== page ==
Wednesday, 9 April 2014

The United Kingdom, Ireland and President Higgins' State Visit

His Excellency the President of Ireland (or, in Irish Gaelic, a Shoilse an t-Uachtarán na hÉireann) yesterday made the first ever formal state visit by an Irish head of state to the United Kingdom, being Her Majesty's guest at Windsor Castle. Both the President and the Queen made speeches, with the Queen's speech being particularly enjoyable for monarchists due to her beginning by paying tribute to the "greatest of Ireland's High Kings," Brian Boru, who died in battle one hundred years ago this month. The High King, who styled himself "Emperor of the Irish," was tragically killed by fleeing Norsemen as they stumbled upon his tent after he led Irish forces to victory against them in the Battle of Clontarf. His death was one of those fateful moments which may well have altered the course of history in ways we cannot guess, and Ireland collapsed once more into a loose association of squabbling petty kingdoms.

George VI, the last King of Ireland
Of course, the final monarch of all Ireland was the Queen's own father, His Majesty King George VI, who was monarch of both Northern Ireland (as part of the United Kingdom) and what is now the Republic of Ireland (then the Irish Free State) until 1949. Today, unfortunately, monarchy is regarded in Ireland as permanently "tainted" by association with British colonial rule. Ironically, Sinn Féin itself was once a staunchly monarchist party calling for a dual monarchy in the British Isles based on the model of the Austro-Hungarian Empire. This only changed following the Easter Rising, the leadership of which were much more radical than the then-leadership of Sinn Féin. Unfortunately the rising was mislabelled as an "Sinn Féin Rising" by the press, Sinn Féin members were unfairly blamed and persecuted, and nationalists rallied under the banner of Sinn Féin calling for an independent Irish Republic; all of this, despite King George V personally criticising the Government's response to the Rising.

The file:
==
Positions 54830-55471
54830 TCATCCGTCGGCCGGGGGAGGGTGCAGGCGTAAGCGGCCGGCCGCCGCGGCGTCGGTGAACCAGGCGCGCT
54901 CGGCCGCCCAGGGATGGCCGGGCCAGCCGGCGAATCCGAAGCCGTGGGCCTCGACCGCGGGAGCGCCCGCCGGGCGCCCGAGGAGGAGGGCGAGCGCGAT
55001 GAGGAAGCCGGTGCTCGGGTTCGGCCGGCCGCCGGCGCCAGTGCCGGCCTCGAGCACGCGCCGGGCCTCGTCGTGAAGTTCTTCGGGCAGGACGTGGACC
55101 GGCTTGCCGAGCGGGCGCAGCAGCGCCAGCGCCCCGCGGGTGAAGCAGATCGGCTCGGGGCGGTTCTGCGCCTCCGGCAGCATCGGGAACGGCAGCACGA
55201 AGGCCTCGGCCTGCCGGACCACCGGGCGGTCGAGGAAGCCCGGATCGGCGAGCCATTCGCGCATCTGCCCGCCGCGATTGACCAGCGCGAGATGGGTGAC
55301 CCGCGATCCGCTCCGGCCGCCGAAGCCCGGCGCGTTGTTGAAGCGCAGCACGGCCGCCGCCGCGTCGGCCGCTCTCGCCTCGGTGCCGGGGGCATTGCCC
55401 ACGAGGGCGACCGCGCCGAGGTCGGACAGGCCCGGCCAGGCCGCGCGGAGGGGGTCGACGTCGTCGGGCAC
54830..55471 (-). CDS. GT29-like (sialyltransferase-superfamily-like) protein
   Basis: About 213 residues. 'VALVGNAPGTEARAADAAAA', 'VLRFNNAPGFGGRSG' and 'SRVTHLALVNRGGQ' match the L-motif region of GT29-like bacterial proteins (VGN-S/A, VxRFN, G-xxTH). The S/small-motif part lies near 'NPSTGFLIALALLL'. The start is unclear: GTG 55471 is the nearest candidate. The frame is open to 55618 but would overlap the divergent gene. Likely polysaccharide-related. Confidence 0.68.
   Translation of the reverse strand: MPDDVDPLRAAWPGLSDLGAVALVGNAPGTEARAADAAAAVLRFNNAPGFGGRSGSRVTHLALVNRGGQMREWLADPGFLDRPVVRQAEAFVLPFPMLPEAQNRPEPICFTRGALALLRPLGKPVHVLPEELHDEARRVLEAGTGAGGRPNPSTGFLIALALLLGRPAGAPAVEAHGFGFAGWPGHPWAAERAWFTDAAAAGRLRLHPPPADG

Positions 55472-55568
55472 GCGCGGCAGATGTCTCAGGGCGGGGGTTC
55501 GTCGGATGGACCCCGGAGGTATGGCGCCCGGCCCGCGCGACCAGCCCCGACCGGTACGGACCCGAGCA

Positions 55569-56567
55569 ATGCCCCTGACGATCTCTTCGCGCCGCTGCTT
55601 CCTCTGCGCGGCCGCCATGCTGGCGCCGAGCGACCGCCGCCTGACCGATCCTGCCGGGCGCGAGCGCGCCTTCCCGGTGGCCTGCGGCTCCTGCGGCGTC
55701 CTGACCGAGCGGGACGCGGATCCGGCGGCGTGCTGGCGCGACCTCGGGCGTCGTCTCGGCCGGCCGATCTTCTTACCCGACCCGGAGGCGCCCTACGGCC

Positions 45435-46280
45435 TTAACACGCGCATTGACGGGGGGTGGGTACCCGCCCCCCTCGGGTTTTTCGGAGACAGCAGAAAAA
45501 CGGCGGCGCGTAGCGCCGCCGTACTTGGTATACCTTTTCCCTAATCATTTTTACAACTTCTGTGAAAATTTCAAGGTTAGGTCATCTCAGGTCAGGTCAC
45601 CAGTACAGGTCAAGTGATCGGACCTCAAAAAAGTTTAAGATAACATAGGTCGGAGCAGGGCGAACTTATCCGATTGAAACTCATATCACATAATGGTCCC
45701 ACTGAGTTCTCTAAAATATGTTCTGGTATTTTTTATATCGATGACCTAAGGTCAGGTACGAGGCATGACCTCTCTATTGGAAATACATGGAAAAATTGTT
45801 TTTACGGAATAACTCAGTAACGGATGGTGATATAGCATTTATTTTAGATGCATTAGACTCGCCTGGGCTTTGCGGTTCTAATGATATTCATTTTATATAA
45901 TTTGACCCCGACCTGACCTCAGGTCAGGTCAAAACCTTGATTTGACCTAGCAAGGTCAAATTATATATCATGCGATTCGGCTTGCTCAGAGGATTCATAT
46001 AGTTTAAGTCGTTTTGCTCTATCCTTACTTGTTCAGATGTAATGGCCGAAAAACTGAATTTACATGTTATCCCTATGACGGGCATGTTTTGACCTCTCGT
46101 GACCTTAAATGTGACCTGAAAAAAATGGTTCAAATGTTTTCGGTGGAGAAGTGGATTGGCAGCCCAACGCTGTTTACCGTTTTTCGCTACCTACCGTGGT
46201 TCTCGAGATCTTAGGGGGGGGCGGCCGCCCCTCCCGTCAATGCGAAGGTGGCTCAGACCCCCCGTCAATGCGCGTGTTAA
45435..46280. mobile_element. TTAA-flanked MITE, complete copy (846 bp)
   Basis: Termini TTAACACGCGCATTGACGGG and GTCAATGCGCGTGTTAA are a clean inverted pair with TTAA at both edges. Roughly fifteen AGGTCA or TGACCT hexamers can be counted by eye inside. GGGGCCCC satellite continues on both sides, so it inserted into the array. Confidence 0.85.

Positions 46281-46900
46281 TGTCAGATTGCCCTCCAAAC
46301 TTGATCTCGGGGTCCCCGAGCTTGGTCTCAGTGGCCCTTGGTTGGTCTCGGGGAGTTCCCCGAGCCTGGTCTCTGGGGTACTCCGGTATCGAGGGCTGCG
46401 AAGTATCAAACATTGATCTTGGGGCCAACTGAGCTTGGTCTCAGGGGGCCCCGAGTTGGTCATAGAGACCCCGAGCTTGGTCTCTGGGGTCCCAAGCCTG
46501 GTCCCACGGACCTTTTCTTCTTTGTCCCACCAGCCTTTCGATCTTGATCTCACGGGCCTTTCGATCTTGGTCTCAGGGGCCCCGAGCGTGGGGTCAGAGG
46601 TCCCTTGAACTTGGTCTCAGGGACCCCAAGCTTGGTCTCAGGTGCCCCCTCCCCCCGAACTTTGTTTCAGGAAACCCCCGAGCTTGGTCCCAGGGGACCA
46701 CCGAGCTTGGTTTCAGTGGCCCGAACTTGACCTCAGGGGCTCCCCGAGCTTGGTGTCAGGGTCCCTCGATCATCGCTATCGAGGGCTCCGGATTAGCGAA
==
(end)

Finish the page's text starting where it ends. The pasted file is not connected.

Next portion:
1826 oil painting of the Battle of Clontarf, by Hugh Frazer
I could go into more detail about my thoughts on the Easter Rising, and on subsequent Irish history; in some future post I probably will do so. However, what is past is past- the core message of both Her Majesty and President Higgins' speeches yesterday- and now is a time for looking to the future. Although it is, to my mind, regrettable that history did not transpire differently and that Ireland is not today a united, self-governing kingdom in personal union with Great Britain and with Queen Elizabeth II as its beloved High Queen, the state visit yesterday and the Queen's recent state visit to Ireland are encouraging signs of rapprochement between the Republic and the United Kingdom. The only blot in the landscape as I see it was the presence of Martin McGuinness, currently Deputy First Minister of Northern Ireland and former Chief of Staff of the Irish Republican Army. The fact that this terrorist who was among the IRA's leadership when they murdered the Queen's cousin Lord Mountbatten (a memorial to whom the President visited and laid a wreath at yesterday) was allowed to sit at Her Majesty's table does not sit comfortably with me, nor do I expect it sits comfortably with the survivors and families of the victims of the IRA's terror campaigns; especially so soon after there was public outrage over the pardon of IRA members who took part in terrorist activities, including John Downey, a suspect in the 1982 Hyde Park bombing, who was handed a pardon as the result of an "error." Meanwhile, a paratrooper involved in the events of "Bloody Sunday" complains that a promise of anonymity he received in return for giving detailed evidence in a previous enquiry has been revoked by a new police inquiry.

Michael D. Higgins, President of Ireland, meets Her Majesty the Queen and
His Royal Highness the Duke of Edinburgh
Despite this controversy, on the whole the Uachtarán's state visit- I think I prefer the Irish name to the English word, although Ard Rí would be preferable- has been a success. Hopefully more such visits will follow, and in time past wounds will heal as the peoples of the British Isles become not merely good neighbours, but steadfast friends and allies. As Mr. Higgins, a poet and clearly a natural one, put it, "Ireland and Britain live in both the shadow and in the shelter of one another, and so it has been since the dawn of history. We celebrate what has been achieved but we must also constantly renew our commitment to a process that requires vigilance and care."

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